Otto Hofmann

From Wikipedia, the free encyclopedia
Jump to: navigation, search
For the pipe organ builder, see Otto Jürgen Hofmann. For the German painter, see Otto Hofmann (artist).
Otto Hofmann
Otto Hofmann.jpg
Representative of the Race and Settlement Main Office To
The Wannsee Conference
In office
20 January 1942 – 6 March 1942
(Two Meetings)
Personal details
Born 16 March 1896
Innsbruck
Died 31 December 1982(1982-12-31) (aged 86)
Bad Mergentheim
Military service
Allegiance Nazi Germany Nazi Germany
Service/branch SS 1931–1945
RuSHA 1940–1943
Years of service 1933–1945
Rank SS-Gruppenführer Collar Rank.svg SS-Gruppenführer
Commands Chief of the RuSHA
Battles/wars World War I
World War II

Otto Hofmann (16 March 1896 – 31 December 1982) was an Austrian SS-Gruppenführer, an official of Nazi Germany's "Race and Settlement Main Office". Although Hofmann was sentenced to 25 years in prison for war crimes in 1948, he was pardoned on 7 April 1954. Thereafter, he worked as a clerk until his death in 1982.

Life[edit]

Otto Hofmann, 1942

Hofmann was born in Innsbruck, Tyrol. Hofmann, the son of a merchant, in August 1914 volunteered for service in the First World War. In March 1917, he was promoted to lieutenant. In June 1917, he was taken prisoner by the Russians. However, Hofmann escaped from captivity and returned to Germany. Hofmann completed his pilot training before he was released in 1919 to civilian life. After short-term operation in a Freikorps, he trained as a wine salesman and was active from 1920 to 1925 in wine wholesale. He then started his own business as a wine representative.

In April 1923, Hofmann joined the NSDAP (member: 145,729) and in April 1931 he joined the SS (member: 7,646). From 1933 forward, he worked full-time as an SS officer. On 29 March 1933, he ran unsuccessfully in the general election.

In 1931, the SS Race and Settlement Main Office (SS-Rasse- und Siedlungshauptamt) or (RuSHA), was created by Reichsführer-SS Heinrich Himmler and SS-Obergruppenführer Richard Walther Darré. In 1939, Hofmann was co-editor of the journal "Biologist". From July 1940 to April 1943, he was chief of the RuSHA. In this capacity, he participated in the "Germanisation" of the captured territory of Poland and in the Soviet Union. This involved the resettling of Germans in the Nazi occupied Eastern territories and ejecting the native families from those lands. He was responsible for conducting the official Race test on the population of the occupied territories for racial selection. The office was also responsible for the abduction of Polish children to Germany and for the SS - kin care. He was present at the Wannsee Conference on 20 January 1942, for the so-called, "Final Solution of the Jewish Question". In April 1943, Hofmann was transferred to Stuttgart as SS and Police Leader for South-Western Germany (Württemberg, Baden and Alsace). He was the commander of the prisoners in the local Military District V.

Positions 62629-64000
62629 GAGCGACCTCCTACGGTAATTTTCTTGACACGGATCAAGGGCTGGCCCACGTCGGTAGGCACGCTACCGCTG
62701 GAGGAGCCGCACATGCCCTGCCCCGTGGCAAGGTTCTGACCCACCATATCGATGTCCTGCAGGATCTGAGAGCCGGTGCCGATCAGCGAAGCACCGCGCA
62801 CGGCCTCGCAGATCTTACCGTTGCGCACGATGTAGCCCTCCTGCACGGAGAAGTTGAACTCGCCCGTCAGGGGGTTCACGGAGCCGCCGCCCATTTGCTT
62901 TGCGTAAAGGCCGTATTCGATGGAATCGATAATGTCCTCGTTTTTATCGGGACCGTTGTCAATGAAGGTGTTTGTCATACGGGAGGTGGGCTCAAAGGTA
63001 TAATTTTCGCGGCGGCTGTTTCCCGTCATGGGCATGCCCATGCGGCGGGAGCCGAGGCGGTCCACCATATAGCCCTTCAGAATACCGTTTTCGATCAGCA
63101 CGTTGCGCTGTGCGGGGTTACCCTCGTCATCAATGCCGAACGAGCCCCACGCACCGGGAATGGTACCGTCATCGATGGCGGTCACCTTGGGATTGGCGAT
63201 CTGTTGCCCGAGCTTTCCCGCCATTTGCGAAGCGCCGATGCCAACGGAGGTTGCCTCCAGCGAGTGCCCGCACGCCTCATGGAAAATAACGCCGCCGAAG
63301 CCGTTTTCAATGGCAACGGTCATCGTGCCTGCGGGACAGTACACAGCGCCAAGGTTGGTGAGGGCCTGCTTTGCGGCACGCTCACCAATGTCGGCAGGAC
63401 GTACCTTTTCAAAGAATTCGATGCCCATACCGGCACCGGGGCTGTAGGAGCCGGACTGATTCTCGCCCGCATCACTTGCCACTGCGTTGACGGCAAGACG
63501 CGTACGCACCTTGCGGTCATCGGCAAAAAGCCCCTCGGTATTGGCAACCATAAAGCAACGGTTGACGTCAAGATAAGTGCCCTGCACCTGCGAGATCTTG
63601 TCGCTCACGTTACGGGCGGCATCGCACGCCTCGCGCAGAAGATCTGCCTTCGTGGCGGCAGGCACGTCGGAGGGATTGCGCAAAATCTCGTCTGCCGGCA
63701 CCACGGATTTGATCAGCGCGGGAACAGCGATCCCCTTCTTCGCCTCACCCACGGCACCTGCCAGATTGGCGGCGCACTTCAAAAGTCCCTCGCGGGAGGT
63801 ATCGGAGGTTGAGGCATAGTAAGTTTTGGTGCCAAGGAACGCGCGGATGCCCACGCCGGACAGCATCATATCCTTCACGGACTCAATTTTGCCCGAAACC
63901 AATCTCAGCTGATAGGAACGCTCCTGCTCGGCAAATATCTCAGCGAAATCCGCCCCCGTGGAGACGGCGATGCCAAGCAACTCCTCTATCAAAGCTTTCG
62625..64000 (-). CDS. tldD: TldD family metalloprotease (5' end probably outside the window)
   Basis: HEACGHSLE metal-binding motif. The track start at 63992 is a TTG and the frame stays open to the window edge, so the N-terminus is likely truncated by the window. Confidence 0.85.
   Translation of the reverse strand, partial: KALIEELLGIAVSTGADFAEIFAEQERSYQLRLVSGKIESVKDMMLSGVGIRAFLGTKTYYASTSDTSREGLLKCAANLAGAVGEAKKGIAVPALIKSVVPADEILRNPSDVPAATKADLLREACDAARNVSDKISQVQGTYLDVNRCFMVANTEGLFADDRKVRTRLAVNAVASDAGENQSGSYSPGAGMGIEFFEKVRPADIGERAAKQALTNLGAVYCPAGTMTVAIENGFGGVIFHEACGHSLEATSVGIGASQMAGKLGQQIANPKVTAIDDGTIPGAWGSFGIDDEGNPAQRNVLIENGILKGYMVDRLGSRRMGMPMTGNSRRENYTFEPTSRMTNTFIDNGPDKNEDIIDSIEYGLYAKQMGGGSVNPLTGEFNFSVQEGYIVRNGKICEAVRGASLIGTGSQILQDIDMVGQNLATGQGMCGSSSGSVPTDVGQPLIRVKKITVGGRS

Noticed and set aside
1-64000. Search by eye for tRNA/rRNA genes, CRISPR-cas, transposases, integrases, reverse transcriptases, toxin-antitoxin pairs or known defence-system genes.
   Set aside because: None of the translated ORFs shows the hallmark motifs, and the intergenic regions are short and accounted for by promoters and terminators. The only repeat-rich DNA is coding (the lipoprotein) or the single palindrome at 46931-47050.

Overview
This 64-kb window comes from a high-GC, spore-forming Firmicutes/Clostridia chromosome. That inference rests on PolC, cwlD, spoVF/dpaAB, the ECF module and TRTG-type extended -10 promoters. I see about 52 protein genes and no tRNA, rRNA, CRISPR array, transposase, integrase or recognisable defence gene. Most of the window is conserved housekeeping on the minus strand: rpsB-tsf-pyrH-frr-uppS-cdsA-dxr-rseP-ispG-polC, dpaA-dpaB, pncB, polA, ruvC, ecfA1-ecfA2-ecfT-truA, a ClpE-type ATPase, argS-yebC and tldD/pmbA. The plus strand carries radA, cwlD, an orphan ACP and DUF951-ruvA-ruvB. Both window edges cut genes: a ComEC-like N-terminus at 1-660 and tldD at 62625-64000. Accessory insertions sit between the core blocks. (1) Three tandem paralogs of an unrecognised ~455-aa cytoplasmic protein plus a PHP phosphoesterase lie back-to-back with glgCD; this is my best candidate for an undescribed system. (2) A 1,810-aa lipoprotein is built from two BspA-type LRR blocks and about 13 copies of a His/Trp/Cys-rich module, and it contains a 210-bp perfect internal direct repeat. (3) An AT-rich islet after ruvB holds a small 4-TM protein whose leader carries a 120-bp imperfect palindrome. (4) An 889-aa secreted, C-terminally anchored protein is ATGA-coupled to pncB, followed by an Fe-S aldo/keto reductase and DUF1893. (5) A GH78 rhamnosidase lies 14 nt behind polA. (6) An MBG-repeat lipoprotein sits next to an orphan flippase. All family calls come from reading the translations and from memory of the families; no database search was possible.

Role in the Holocaust[edit]

From 1940-43 Hofmann was chief of the RuSHA within the SS. In this capacity he took part in the Wannsee Conference headed by Reinhard Heydrich. There, members of the Nazi hierarchy discussed policies which were later enacted and led, in part, to the Holocaust.

Post war[edit]

After the war in March 1948, Hofmann was put on trial for his actions as chief of the Race and Settlement Main Office. He was charged with Crimes against Humanity and War Crimes. Although in 1948 Hofmann was sentenced to 25 years in prison for war crimes, on 7 April 1954 he was pardoned and released from Landsberg Prison. Thereafter, he was a clerk in Württemberg until he died in Bad Mergentheim on 31 December 1982.

Fictional portrayals[edit]

In the 2001 HBO film Conspiracy, he was played by Nicholas Woodeson.

See also[edit]